The improvement conundrum
Alumina refineries must continually improve to remain competitive. However, the complexity of the refining process and its associated plant and equipment presents a challenge to sustain any cost reduction. Additionally, improvement gains must be achieved while the refinery asset ages over time and often with declining bauxite feedstock quality.
What does sustainable improvement look like?
Sustainable improvement involves a proactive approach to cost reduction. It requires a broad perspective, including a focus on managing risks and maintaining or improving plant availability and reliability. It entails an ongoing ability to identify and capture improvements, minimise threats and maintain robust and efficient operation even while the refinery plant is being squeezed for ever greater performance. In contrast, reactive cost reduction programs typically target personnel reductions, maintenance and capital deferrals, as these are where cost savings can most rapidly be implemented. Frequently, such reactive cuts are ultimately unsustainable as they are not underpinned by efficiency improvements. Reactive cuts risk degrading asset performance over the longer term.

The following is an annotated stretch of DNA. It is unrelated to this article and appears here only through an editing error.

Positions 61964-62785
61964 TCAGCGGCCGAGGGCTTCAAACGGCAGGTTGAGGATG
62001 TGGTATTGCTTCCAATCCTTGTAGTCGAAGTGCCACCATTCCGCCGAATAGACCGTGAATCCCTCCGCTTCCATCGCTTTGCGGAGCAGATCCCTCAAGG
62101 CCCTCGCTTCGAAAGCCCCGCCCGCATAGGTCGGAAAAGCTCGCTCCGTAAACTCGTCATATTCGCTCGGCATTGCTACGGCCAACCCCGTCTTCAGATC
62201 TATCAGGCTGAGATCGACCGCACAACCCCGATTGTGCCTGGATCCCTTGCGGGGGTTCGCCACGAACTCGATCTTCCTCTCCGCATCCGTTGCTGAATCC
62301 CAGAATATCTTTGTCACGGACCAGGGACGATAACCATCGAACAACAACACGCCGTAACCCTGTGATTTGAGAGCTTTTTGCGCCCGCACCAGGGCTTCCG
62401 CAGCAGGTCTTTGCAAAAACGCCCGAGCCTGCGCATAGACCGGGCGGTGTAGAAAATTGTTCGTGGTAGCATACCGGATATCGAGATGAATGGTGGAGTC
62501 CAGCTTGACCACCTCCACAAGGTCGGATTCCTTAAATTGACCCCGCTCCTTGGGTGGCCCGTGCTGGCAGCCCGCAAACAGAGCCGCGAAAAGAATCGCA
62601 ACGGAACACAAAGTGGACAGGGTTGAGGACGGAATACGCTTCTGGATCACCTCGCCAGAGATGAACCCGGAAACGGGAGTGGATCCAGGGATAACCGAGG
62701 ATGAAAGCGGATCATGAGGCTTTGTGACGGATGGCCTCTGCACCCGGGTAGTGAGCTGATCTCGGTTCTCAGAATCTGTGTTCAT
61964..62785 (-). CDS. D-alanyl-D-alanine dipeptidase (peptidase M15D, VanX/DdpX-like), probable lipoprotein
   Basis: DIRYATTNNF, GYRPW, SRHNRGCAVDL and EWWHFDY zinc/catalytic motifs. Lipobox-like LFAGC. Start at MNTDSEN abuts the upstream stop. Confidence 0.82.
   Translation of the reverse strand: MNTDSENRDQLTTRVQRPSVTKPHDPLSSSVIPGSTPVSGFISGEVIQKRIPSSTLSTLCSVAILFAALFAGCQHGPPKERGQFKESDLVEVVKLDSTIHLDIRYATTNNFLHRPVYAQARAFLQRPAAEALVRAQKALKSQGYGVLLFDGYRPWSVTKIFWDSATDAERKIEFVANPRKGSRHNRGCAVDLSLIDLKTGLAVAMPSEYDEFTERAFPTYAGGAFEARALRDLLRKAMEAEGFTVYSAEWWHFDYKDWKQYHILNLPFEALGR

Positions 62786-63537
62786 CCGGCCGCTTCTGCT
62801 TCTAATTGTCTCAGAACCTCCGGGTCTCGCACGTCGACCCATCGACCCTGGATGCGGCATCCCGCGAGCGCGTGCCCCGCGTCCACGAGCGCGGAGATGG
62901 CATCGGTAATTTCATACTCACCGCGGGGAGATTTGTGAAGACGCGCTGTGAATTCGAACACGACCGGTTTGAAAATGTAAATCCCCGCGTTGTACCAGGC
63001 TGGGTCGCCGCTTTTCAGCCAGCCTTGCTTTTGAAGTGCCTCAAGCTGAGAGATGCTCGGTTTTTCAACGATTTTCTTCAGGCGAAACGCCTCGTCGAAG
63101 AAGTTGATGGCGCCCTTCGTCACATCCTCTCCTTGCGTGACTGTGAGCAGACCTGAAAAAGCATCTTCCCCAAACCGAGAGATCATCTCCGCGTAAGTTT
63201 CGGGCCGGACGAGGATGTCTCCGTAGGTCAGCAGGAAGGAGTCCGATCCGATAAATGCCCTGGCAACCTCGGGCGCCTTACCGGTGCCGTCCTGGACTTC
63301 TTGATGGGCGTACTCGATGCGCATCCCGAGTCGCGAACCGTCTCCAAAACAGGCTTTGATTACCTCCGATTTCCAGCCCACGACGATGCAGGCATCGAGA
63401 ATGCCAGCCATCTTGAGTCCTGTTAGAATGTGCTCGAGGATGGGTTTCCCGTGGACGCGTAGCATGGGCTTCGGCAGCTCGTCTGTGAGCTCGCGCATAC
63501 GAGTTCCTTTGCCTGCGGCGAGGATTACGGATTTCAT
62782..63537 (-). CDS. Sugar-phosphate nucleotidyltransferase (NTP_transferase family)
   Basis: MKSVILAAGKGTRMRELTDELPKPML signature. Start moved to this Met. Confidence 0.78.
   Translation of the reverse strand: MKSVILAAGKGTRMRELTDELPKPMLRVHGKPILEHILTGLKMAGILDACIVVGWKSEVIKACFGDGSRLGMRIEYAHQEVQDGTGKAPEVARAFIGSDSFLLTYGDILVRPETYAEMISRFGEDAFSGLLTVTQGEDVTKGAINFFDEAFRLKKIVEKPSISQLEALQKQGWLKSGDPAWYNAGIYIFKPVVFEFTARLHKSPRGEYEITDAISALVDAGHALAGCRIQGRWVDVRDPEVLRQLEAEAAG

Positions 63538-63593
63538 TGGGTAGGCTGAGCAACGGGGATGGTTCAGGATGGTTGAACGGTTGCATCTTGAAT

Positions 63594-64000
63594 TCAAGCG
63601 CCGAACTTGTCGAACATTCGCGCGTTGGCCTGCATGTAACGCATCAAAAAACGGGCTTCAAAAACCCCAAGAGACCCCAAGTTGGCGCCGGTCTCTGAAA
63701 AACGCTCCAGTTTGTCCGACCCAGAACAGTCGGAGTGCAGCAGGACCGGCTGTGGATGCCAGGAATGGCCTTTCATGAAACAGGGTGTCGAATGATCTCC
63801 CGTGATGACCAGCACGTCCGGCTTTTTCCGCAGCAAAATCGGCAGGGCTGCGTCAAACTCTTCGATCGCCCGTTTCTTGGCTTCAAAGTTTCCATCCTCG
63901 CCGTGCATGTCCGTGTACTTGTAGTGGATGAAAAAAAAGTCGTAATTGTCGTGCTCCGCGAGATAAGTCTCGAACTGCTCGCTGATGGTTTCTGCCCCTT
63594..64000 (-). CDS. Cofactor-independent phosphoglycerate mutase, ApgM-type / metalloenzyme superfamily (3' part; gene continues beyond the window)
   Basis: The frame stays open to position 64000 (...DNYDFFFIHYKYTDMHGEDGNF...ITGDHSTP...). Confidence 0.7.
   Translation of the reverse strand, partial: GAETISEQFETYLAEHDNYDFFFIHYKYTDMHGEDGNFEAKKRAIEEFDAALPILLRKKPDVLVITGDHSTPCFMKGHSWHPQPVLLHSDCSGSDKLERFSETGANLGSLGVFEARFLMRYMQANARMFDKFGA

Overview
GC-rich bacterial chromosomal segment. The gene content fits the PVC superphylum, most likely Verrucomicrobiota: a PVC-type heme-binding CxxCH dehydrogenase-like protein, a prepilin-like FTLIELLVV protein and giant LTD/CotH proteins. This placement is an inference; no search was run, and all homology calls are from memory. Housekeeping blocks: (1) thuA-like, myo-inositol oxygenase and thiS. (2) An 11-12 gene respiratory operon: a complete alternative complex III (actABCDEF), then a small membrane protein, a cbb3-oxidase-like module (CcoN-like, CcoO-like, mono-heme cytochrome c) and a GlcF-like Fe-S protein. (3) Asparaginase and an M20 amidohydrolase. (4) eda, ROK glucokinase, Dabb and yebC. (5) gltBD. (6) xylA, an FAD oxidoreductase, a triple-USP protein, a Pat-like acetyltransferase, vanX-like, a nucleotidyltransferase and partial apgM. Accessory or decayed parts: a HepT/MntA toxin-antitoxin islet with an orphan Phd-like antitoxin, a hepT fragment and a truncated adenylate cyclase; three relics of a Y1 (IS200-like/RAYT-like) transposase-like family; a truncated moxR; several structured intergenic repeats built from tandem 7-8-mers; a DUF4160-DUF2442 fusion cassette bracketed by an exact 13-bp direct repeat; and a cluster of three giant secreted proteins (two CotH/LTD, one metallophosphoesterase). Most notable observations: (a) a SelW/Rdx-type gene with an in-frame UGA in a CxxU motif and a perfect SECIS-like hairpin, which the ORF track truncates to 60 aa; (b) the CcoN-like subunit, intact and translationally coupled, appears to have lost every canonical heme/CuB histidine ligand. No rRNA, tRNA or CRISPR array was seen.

Where do you start? Understand your performance.
Ideally, refinery operators look to implement those improvements which provide the greatest financial value to the business within existing resource constraints. Of course, refinery operators know their own plants best, but that doesn’t always translate into a full understanding of where the value opportunities lie. Benchmarking the performance of your refinery against key industry metrics, with allowance for the feedstock bauxite quality and installed refinery configuration, allows performance gaps to be identified. This high level 'helicopter view' of the operation provides a simple but fundamental picture of how you measure up vs. your competition. Once pricing information is applied, the financial impact of each performance gap can be defined, allowing prioritisation for further analysis and improvement identification on the basis of maximum financial return.